Later in her interview, Herrig brought up Kowalkiewicz as a potential next opponent. “For whatever reason, I really want to fight Karolina. I just think that would be an exciting fight… Stylistically, I really like that fight. She’s ranked above (me), and it may be a good gauge for me,” she stated. Right now, it looks like Herrig is close to getting what she wants.
Kowalkiewicz last fought in her native country of Poland on the UFC Fight Pass card, UFC Fight Night 118: Cowboy vs. Till, in October. The Polish star defeated Jody Esquibel, after losing consecutive contests to former UFC female strawweight champion, Joanna Jedrzejcyk and Claudia Gadelha, respectively.
A win for either makes a good case for the next or an eventual title challenger. Kowalkiewicz holds a victory over current division champion, Rose Namajunas. While a win for Herrig would further establish her impressive win streak and undoubtedly give her the boost in the rankings she deserves.
Douglas Lima found out about change to co-main event at Bellator 192 from the internet
Bellator 192 fight card has gone through a shake-up over the past week. Bellator president Scott Coker revealed last week that the scheduled welterweight title fight between Rory MacDonald and champion Douglas Lima will now be serving as the co-main event and the heavyweight matchup between Chael Sonnen and Rampage Jackson would instead take top billing. At the time no explanation was made for the change. Monday Douglas Lima was a guest on The MMA Hour with Ariel Helwani to discuss this change.
“I was little bummed, but it is what it is, it’s business you know. I was pretty excited you know? Being the main event, having Rampage fight as the co-main event, I was happy there. Then I was bummed out that they changed it back to the co-main event. It’s not going to change a thing for me, I’m just focusing on the fight.”
Lima has been notoriously looked over in the eyes of fight fans. A longtime member of Bellator and a two-time champion has not gotten the notice he deserves and hopes to get.
“I found out through the internet, nobody tells me anything, I didn’t know. the same thing happened in New York, I thought my fight would be before the two main events there, but it ended up being the first fight of the night on Pay-Per-View. Hopefully, it doesn’t take anything away from the fight, you know spotlight and stuff.”
Lima is looking to make all the naysayers take notice at Bellator 192 that takes place at The Forum in Inglewood, Califonia on January 20th.
“This is the fight I’ve been waiting for for a long time. To get my name out there, to get people to know who I am. I’ve been delivering a lot of good fights, fights fans like to watch but no attention yet. I’m hoping though that after a win over Rory this week it will really put my name out there and show all these welterweights out there that I am for real.”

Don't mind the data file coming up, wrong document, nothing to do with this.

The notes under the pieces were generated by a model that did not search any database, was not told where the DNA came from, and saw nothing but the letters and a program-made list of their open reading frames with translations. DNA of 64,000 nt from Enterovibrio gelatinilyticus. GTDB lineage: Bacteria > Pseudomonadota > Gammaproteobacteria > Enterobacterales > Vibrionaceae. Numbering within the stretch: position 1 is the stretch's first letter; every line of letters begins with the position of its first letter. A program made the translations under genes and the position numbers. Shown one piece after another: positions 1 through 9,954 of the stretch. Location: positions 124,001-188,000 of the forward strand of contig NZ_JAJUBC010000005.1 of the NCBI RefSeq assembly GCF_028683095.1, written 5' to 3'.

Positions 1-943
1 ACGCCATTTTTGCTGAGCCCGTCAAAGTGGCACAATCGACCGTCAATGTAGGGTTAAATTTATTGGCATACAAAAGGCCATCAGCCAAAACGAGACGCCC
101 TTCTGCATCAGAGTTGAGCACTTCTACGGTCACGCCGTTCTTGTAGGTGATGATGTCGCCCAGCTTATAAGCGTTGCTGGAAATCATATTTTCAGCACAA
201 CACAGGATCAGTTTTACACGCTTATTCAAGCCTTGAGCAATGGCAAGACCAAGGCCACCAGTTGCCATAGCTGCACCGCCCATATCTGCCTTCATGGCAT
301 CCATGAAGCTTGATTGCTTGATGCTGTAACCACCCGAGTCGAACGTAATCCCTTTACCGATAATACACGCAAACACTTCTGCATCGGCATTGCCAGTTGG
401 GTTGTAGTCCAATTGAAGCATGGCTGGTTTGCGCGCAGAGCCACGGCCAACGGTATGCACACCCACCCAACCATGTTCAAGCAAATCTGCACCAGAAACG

Al Iaquinta vs. Paul Felder rescheduled for UFC 223 in April
MMA fans around the world wept in deep sorrow when Al Iaquinta withdrew from a bout scheduled for UFC 218 against Paul Felder. Weep no more, for Paul Felder faces Al Iaquinta at UFC 223. Rumblings behind the match-up, first reported by FloCombat.com, came Sunday night before MMAFighting.com confirmed the bout scheduled for unannounced pay-per-view card, later in the evening.
The original bout fell through due to a severe knee injury to Iaquinta. He spoke to BJ Penn Radio about the injury nearly a week before the December 2nd, PPV event in Detriot. The Long Island real estate agent claimed, “I tore my PCL and my MCL maybe three or four months ago… for me to really put in a full training camp and do what I need to do, I would’ve had to just focus on fighting and physical therapy… it was the kind of thing where all roads led to me not kind of taking a risk and fighting on December 2nd”.
Iaquinta went on to say, “I kind of accepted the fight, but I never signed a bout agreement… I was kind of told I had to give them an answer pretty quick. It was a fight I thought I really wanted. I thought it was a good stylistic match-up for me, so I accepted the fight, and then thinking about it over the course of a day, we realized it probably wasn’t a smart decision for my health, for everything”.
An outspoken lightweight, he is not the first of his kind. Al Iaquinta is no stranger to idly waiting on the sideline for the UFC to make a move. Contract disputes and other bad strokes of luck left the Serra-Longo with three octagon appearances since 2015. The feud between Iaquinta and the promotion comes as a surprise when looking at the credentials of the aforementioned fighter. With an octagon record of 8-2, he earned notoriety as one of the best lightweights in the world. During his time in the UFC, he defeated Kevin Lee, Ross Pearson, Joe Lauzon, Jorge Masvidal, and most recently Diego Sanchez.
His opponent, “The Irish Dragon”, Paul Felder, holds an impressive UFC record of his own. At 7-3, Felder defeated tough competition as well. His record notes wins over Daron Cruickshank, Jason Saggo, Stevie Ray, and Charles Oliveira. Even more impressive than his record, his knockout ratio. At this stage of his career, Felder knockouts 55% of his opponents (10 knockouts in 18 career pro bouts).
Like his opponent Iaquinta, Paul Felder has a separate career outside of fighting. As many should notice, Felder found a role as a color commentator with the promotion he fights for. Following the footsteps in a long line of fighters before him, Felder announced multiple events alongside another new addition to the UFC broadcast team, Brendan Fitzgerald.
PPV card, UFC 223 and its location are not official yet. Despite a lack of an announcement, the event takes place in Brooklyn, New York at the Barclays Centre, according to multiple reports. Currently, the card features no official bouts. Reports state Felice Herrig vs. Karolina Kowalkiewicz (per Jim Edwards), and Evan Dunham vs. Mairbek Taisumov (per Farah Hannoun) are both in the works for UFC 223.